© The Financial Times Ltd 2016 FT and 'Financial Times' are trademarks of The Financial Times Ltd.
March 7, 2014 12:01 pm
I was in a hotel bar in Toronto once and suddenly a tiny little woman walked in surrounded by a scrum of cameras and microphones. I asked who this woman was and was told, “She’s Mireille Guiliano. She wrote that book French Women Don’t Get Fat.”
“Is that true?”
“Look at her. I guess it must be.”
You could have put the woman atop a Carr’s water biscuit. I asked, “Does she say why they don’t get fat?”
“I read on the internet that digesting 10g of goose liver burns more calories than 60 minutes of snorkelling. Digesting pâté is actually a rigorous form of exercise.”
“You read it on the internet? Then it must be true.”
. . .
In high school there was always the vegetarian girl who held everyone else hostage when trying to decide where to go to eat. Whatever suggestion arose would instantly be shot down by, “But they don’t have anything for Rebecca … ” These days vegetarian food is everywhere and I wonder how the Rebeccas of today are holding their friends hostage.
. . .
My niece and her friends had a high school project to find the one item in a local supermarket with the most ingredients. The winner? Chocolate layer cake.
. . .
There’s a supermarket near where I live. It has a really odd smell to it that they try to smooth over with the odour of baking bread. It’s not a hardware store kind of smell … more of a laboratorial self-consciously sterilised smell. I mentioned this to my 14-year-old niece, who told me, “Oh, that’s the smell of GMO.”
“Yes. Watch this homework project I did on GMOs [genetically modified organisms] and it’ll tell you more.” I went on YouTube, where I saw her 10-minute documentary on the topic.
“It’s not just corn, everything gets GM’ed these days – soy, wheat, rice, canola – and this modified stuff goes into everything sold in the supermarket. Hence the weird, slightly sci-fi odour.”
My attention was partly frozen by the fact that 14-year-olds now produce documentaries for homework as a matter of course. The rest of my brain was amazed at how deftly and effortlessly modern 14-year-olds discuss terms such as “Yellow 6”. Beyond that, what amazes me is how these young people listen to themselves and what they’ve learnt, and then modify their lives accordingly. Rather than becoming vegetarians or vegans or Rebeccas, they simply leave out the iffy stuff. My niece and nephew have no trouble with octopus or snails but a bucket of KFC I brought over two summers ago silenced the conversation and caused many furtive glances. “OK, don’t tell me you’ve stopped eating chicken.”
“Oh we still eat chicken – but we saw how that chicken is raised and … we just can’t do it. Sorry. YouTube.”
. . .
There’s a show in the US called The Biggest Loser. Sixteen deeply overweight and underexercised people live on a fat farm and week by week, players are eliminated until there’s a final “Biggest Loser” who tends to be someone who loses about half of their body weight over a span of about 10 months. Like anyone, I enjoy a good before and after photo so, if nothing else, the show works on that level. Also interesting on the show are the personal epiphanies contestants are encouraged to experience – about the trauma that made them fat, father issues, mother issues, abuse issues … the usual suspects.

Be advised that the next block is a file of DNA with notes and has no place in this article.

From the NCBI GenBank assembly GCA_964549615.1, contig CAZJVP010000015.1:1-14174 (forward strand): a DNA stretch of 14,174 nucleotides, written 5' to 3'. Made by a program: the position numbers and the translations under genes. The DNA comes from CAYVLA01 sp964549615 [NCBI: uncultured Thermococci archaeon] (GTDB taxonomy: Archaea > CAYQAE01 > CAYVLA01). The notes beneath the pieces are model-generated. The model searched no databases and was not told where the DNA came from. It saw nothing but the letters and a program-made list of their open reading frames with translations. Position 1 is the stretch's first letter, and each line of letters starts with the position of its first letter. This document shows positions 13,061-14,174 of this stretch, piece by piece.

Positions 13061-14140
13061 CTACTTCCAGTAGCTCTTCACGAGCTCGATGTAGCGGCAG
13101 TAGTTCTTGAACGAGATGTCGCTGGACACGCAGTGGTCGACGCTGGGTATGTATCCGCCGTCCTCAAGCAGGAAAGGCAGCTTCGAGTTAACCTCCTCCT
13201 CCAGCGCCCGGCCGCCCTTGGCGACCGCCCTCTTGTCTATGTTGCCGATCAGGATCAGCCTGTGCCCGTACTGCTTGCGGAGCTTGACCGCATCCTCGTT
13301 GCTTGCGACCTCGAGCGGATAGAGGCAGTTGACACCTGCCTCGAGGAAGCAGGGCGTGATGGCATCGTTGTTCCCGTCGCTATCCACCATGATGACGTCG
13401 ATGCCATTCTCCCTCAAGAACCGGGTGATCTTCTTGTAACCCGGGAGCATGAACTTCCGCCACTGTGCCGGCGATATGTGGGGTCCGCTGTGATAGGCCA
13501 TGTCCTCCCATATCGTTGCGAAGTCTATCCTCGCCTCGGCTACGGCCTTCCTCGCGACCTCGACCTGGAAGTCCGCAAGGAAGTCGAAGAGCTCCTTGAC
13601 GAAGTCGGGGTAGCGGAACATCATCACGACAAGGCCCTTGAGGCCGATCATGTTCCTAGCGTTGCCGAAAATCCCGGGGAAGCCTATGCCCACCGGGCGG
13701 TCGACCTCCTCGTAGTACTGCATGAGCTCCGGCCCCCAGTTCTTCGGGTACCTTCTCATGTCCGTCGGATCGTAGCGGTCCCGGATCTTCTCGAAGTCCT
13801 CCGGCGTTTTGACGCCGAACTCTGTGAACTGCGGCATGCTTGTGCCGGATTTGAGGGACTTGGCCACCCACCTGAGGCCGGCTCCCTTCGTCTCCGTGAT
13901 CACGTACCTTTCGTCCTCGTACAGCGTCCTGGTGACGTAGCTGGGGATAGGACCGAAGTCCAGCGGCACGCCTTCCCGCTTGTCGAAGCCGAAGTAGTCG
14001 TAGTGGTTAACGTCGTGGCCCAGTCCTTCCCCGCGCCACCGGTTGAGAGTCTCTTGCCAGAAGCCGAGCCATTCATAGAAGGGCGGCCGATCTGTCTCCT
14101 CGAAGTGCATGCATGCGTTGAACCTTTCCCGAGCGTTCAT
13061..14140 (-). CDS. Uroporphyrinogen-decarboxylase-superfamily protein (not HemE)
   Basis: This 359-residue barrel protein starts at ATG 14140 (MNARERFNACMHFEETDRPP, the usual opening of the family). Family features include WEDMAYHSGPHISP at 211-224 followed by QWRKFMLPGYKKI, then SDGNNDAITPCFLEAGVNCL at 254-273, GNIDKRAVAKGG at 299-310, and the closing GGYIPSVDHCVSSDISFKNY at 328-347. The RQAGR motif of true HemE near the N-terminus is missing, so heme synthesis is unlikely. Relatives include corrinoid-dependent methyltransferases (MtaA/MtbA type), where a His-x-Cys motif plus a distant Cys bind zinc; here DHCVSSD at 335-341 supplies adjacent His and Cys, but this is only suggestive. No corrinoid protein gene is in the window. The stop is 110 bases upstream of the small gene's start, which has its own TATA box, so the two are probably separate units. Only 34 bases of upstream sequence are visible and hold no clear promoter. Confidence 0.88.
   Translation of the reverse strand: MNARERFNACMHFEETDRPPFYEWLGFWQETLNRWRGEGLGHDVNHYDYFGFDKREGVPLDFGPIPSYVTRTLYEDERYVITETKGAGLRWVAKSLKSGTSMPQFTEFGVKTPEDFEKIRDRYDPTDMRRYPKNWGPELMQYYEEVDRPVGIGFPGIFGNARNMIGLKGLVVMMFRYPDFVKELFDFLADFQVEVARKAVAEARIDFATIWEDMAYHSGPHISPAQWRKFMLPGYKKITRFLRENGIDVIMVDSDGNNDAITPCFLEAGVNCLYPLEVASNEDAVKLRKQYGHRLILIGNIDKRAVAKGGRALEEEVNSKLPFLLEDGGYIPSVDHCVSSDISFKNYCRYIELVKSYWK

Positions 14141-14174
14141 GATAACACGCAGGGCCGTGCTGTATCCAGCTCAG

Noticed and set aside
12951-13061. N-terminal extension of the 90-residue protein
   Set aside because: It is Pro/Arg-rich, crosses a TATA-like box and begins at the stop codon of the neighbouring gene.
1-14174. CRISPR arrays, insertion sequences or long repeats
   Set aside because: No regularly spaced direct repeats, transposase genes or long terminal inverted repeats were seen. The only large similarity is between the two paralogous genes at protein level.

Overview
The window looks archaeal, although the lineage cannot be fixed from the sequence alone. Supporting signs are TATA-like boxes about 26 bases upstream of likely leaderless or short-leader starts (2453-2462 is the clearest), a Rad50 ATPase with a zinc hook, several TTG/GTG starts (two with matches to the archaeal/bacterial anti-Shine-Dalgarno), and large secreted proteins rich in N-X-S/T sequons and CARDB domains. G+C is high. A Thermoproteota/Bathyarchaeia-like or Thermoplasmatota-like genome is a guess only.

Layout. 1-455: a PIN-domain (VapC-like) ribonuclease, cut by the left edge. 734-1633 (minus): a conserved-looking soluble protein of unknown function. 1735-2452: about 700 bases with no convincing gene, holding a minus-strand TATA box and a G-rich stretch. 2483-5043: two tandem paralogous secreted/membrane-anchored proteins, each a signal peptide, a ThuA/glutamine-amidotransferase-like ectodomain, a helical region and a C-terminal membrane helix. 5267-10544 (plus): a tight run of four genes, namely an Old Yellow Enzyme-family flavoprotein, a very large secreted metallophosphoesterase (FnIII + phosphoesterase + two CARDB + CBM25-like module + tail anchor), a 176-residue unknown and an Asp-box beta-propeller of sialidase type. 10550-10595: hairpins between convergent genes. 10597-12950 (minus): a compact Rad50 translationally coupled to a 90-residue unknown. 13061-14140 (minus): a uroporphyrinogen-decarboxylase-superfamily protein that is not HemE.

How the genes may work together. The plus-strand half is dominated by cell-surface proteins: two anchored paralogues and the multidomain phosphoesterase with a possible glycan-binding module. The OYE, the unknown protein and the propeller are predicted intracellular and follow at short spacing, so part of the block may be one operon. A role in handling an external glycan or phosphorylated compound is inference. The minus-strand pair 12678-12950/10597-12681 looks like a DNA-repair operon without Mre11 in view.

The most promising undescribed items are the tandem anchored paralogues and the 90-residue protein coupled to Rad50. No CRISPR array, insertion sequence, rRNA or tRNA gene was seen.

But what is ultimately most bizarre about The Biggest Loser is the absence of any dialogue on the politics of obesity. There’s no dialogue on government-mandated corn growing. There’s no dialogue on GMO corn or lysine molecules. There’s no dialogue on food stamps, no dialogue on advertising and no dialogue on sugar, pesticides, colony collapse disorder, agricultural labour policy or pretty much anything else except childhood trauma. Basically, if you’re fat, it’s all in your head and solely up to you to fix it.
. . .
Perhaps the ultimate truth about weight gain in western cultures – certainly in the US – is that obese people are simply much, much better for the economy than thin people. They eat more food and, in so doing, drive up the need for agriculture, food processing, packaging and advertising. They get sicker more often and keep the medical system busier. They rely more on their vehicles, which is great for big oil. In fact, there is not one single aspect of capitalism that is not enhanced, on the dollar level, by obesity. Obesity becomes, in its own way, a social sculpture of money in full operation and represents the end state of a certain way of viewing and experiencing the world. The problem is, as The Biggest Loser tells us, that fixing it politically wouldn’t be a very sexy story angle. If right now is the time for a before photo, then nobody knows when the time would come to take the after picture, and where is the fun in that?
Douglas Coupland’s most recent novel is ‘Worst. Person. Ever.’ (William Heinemann).
To comment on this article please post below, or email firstname.lastname@example.org
Copyright The Financial Times Limited 2016. You may share using our article tools.
Please don't cut articles from FT.com and redistribute by email or post to the web.